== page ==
The Institute of Medicine is warning America’s pediatricians, parents, and policymakers that:
- Obese babies often become obese adults, but
- With a few simple lifestyle changes, pot-bellied Chicken McNugget eating infants can quickly & easily become buffed, one-armed push-upping super toddlers.
Here are the tips:
Identifying At-Risk Children
Studies show that many parents do not understand the consequences of excess weight in infants and young children or are not concerned about early excess weight or obesity, the committee found.
- Health professionals should measure infants’ weight and length and the body mass index of young children as a standard procedure at every well-child visit.
- They should identify children at risk for obesity and discuss with parents their children’s measurements and the risks linked to excess weight.
Evidence points to a relationship between insufficient sleep and obesity. Data indicate that over the past two decades there has been an overall decrease in the amount of sleep infants and children get, with the most pronounced declines among children less than 3 years old.
- Regulatory agencies should require child care providers to promote healthy sleep durations in their facilities, the report recommends.
- Pediatricians, early childhood educators, and other professionals who work with parents need to be trained to counsel them about age-appropriate sleep times and good sleep habits.
Physically Active Play and Sedentary Activities
- Agencies that regulate child care facilities should require child care providers and early childhood educators to create opportunities and environments that encourage infants, toddlers, and preschoolers to be physically active throughout the day.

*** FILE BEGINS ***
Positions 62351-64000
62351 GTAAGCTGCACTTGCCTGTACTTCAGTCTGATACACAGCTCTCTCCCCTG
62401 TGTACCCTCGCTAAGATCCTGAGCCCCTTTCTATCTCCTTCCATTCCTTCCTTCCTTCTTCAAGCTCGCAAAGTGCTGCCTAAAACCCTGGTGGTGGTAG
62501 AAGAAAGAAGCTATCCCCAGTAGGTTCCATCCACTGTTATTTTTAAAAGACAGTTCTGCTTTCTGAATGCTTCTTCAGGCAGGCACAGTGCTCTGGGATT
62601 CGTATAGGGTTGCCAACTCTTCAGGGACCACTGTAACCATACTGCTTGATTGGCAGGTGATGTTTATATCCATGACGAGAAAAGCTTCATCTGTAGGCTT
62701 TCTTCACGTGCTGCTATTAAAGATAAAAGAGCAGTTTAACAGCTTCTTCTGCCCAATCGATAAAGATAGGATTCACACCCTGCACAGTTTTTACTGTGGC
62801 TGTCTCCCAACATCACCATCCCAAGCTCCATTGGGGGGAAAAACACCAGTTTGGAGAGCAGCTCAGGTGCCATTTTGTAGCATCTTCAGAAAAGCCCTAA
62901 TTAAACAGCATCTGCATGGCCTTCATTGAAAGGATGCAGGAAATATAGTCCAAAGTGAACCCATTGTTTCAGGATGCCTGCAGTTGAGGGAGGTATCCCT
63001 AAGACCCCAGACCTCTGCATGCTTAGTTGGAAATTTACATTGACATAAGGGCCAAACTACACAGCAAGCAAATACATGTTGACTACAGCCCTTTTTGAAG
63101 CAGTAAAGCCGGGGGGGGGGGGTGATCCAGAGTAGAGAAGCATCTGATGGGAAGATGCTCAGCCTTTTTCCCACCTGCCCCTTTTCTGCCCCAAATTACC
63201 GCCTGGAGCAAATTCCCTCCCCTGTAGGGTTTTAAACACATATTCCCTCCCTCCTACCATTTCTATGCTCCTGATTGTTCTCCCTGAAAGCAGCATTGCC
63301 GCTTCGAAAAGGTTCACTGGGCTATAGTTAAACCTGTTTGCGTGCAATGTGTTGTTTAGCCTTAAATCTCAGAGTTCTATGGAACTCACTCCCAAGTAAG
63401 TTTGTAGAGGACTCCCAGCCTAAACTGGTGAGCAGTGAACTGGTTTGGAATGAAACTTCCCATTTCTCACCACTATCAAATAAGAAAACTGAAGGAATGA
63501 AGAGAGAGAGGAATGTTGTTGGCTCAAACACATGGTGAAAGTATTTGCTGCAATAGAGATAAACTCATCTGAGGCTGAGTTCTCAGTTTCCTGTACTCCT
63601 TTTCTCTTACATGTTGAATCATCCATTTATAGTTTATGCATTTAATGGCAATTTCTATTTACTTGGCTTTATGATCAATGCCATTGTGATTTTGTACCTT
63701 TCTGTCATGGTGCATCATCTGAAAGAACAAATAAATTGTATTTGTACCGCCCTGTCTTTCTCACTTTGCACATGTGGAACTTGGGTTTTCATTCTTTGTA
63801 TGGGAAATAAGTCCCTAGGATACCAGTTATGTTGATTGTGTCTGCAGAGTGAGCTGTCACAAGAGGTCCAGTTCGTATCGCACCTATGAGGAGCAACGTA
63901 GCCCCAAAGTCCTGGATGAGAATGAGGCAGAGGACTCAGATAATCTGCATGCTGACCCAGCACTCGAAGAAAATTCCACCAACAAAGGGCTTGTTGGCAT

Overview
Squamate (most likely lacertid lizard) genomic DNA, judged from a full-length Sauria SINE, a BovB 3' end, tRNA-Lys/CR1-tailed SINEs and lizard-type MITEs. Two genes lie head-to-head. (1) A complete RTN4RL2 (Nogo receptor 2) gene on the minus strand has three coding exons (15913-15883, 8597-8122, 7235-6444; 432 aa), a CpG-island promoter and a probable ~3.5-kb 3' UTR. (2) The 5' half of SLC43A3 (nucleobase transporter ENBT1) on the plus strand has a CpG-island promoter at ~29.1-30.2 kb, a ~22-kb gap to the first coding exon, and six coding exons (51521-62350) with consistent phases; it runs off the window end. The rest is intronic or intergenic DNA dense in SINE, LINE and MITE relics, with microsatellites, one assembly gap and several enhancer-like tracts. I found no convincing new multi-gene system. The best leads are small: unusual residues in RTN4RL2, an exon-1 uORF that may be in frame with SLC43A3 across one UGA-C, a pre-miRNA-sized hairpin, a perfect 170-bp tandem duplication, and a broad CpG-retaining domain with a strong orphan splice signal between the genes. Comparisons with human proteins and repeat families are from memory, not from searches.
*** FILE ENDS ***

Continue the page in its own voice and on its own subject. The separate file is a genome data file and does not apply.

- Child care providers should engage children in physically active play for a cumulative average of at least 15 minutes per hour spent in care, joining children in their activities, and getting children outdoors to play when and where possible. They also could avoid using restriction of play as a disciplinary measure.
- Infants should be allowed to move freely with appropriate supervision.
- Potential steps to achieve this goal include using cribs, car seats, and high chairs only for their intended purposes and limiting use of strollers, swings, and bouncing chairs.
- Child care providers should limit television viewing and use of computers, mobile devices, and other digital technologies to less than two hours per day for children ages 2 to 5.
- Child care facilities and preschools could advance this goal by restricting screen time of any form to 30 minutes in half-day programs and one hour in full-day programs.
- Health care providers could counsel parents on the benefits of restricting screen time.
- The appropriate federal agencies — including the Federal Trade Commission and Centers for Disease Control and Prevention — will need to monitor industry compliance with voluntary national nutrition and marketing standards for children, which are currently being developed by an interagency task force.
- Given that only 13 percent of mothers breast-feed exclusively for six months after birth, and only 22 percent continue breast-feeding up to a year, health care providers and organizations should step up efforts to encourage breast-feeding.
- All hospitals should adopt the World Health Organization’s International Code of Marketing of Breast Milk Substitutes and the Baby Friendly Hospital Initiative, which limit samples and depictions of formula and help mothers initiate and continue breast-feeding.
- All child care facilities and preschools should be required to follow the meal patterns established by the federal Child and Adult Care Food Program (CACFP), which reflect age-appropriate amounts of sugar, salt, and fat and necessary nutrients. CACFP standards promote fruits, vegetables, and whole grains and provide guidance on appropriate portion sizes for children at different ages.
- The U.S. departments of Health and Human Services and Agriculture should establish dietary guidelines for children from birth through age 2. The U.S. Dietary Guidelines currently apply to age 2 and up.
- Government officials should take steps to boost participation in nutrition assistance programs. More than one-third of those eligible for the Supplemental Nutrition Assistance Program and 40 percent of those eligible for WIC — a nutrition program aimed at women, infants, and children — do not take advantage of them.